The juvenile lemon sharks of North Bimini are unique in that they are smaller at age and grow up to five times slower than individuals sampled at all other lemon shark nursery areas we have surveyed to date. By estimating the strength of natural selection acting on these traits in the North Sound we found that small size and slow growth were indeed consistently favored and heritable, which contradicts the conventional “bigger is better” theory for life history traits in fishes. Our results instead support those of some other recent studies in suggesting that bigger / fatter / faster is not always better, and may often be worse. In this case, we suggest that bigger, faster growing juvenile lemon sharks may take more risks when foraging and thus expose themselves more often to predators in the North Sound (i.e., larger, subadult sharks). This hypothesis is currently under investigation using stable isotope data and personality studies (see current research).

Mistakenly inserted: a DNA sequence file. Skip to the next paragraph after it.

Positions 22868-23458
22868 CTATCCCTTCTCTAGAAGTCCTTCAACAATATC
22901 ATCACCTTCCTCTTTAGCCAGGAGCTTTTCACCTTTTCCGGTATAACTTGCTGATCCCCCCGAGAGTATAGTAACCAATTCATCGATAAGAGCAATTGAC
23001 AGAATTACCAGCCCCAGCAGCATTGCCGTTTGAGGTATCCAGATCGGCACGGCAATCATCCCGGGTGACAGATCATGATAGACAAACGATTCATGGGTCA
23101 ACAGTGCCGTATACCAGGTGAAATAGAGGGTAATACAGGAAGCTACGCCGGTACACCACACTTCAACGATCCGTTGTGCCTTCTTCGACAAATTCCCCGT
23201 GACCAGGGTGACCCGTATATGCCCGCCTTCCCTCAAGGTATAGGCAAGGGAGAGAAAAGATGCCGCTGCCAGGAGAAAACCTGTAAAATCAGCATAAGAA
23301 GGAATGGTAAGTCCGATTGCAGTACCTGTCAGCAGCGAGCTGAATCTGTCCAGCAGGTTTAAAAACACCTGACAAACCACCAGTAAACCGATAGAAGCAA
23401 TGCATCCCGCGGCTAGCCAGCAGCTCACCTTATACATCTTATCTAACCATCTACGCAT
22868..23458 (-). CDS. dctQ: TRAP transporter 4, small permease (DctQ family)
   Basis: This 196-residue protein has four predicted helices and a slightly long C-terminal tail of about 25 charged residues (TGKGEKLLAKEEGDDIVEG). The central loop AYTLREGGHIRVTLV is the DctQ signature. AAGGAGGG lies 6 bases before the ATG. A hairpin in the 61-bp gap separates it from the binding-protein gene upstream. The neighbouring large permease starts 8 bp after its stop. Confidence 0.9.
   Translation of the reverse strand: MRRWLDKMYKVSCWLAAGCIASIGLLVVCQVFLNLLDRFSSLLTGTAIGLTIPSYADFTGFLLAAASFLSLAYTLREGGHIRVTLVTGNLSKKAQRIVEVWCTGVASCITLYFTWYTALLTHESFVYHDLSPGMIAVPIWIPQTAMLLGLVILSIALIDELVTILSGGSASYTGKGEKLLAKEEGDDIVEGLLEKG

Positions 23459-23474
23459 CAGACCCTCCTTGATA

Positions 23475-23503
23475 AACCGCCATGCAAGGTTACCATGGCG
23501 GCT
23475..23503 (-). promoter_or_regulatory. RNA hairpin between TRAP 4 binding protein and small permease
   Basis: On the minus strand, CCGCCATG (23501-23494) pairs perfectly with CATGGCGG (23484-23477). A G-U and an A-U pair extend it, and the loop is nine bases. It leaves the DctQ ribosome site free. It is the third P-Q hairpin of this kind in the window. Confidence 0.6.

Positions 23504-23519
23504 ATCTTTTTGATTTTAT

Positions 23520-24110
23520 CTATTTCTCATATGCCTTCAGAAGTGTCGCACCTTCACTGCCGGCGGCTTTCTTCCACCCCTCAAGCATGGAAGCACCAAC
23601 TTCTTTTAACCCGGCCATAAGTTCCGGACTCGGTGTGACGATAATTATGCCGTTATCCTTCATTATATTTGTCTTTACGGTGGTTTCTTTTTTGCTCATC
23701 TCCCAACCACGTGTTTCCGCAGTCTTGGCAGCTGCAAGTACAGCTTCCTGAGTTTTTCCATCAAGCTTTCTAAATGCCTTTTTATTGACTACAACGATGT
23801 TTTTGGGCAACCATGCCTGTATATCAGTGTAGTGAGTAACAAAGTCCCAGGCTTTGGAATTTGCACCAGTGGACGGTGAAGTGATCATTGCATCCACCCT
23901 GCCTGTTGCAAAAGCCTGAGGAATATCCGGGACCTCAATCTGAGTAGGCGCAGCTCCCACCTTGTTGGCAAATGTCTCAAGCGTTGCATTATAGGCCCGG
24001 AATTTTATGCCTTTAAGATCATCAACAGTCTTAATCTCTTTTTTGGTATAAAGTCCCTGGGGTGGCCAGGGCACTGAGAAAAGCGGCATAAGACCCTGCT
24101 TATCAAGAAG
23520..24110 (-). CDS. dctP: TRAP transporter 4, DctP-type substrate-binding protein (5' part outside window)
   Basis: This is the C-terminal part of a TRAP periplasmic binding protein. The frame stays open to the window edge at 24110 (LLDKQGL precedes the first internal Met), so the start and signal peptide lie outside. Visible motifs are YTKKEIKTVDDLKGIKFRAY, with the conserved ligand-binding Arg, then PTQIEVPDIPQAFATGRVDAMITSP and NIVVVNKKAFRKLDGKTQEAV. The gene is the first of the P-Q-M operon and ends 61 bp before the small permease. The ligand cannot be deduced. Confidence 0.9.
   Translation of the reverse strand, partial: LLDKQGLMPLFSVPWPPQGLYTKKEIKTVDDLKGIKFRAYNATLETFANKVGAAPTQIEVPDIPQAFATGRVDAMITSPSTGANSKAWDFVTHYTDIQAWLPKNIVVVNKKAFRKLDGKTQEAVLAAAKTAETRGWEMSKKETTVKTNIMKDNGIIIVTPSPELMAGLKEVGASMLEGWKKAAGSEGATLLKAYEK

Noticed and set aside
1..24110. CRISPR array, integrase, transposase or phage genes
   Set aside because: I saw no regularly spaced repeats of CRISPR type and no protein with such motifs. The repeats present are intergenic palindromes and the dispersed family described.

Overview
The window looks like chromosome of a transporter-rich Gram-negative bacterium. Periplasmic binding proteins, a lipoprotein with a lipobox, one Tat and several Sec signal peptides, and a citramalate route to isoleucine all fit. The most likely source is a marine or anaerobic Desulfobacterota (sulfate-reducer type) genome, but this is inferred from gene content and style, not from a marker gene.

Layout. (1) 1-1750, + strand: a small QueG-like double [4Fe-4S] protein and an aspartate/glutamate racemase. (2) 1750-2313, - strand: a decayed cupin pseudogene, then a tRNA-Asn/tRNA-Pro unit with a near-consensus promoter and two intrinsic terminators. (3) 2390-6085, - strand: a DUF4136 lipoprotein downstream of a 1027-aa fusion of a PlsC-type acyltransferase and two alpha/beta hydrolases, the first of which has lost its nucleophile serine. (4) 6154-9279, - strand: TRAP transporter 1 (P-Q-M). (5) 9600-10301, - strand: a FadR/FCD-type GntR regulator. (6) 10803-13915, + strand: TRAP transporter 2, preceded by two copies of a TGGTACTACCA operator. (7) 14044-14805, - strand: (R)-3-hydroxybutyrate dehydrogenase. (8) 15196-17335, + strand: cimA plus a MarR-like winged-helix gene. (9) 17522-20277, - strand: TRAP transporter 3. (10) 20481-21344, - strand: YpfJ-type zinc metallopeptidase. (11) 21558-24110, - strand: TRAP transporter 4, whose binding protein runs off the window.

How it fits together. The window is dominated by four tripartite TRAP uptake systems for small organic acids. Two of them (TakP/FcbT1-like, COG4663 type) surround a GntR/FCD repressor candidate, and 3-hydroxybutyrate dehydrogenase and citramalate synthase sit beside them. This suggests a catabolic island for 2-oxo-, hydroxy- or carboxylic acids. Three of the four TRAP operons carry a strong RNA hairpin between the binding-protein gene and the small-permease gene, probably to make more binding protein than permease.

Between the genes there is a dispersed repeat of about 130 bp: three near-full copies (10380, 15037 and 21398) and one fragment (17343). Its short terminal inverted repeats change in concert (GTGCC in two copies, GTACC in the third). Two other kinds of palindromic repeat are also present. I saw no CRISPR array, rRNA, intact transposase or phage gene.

Anthropogenic Effects:
Coincident with coastal development on North Bimini, we found significant changes in the level of neutral genetic variation in the lemon shark, additive genetic variance (i.e., a key component of heritability) for body length and mass, and strength of selection on these same traits. This finding suggests that anthropogenic forces can induce dramatic shifts in the selective forces that a population must adapt to over a short time period.
Principal Investigators
Dr. Joseph DiBattista - King Abdullah University of Science and Technology, SA
Dr. Kevin Feldheim - Field Museum, Chicago Pritzker Laboratory , US
 
Collaborators
Dr. Samuel H Gruber - University of Miami, US
Dr. Demian D Chapman - Stony Brook University, US
Dr. Nigel Hussey - Windsor University, US
Dr. Tristan Guttridge - Cardiff University, UK
Dr. Steve Kessel - Windsor University, US
Dr. Andrew Hendry - McGill University, CA
Dr. Bryan Franks - Rollins College, US
Dr. Dany Garant - University of Sherbrooke, CA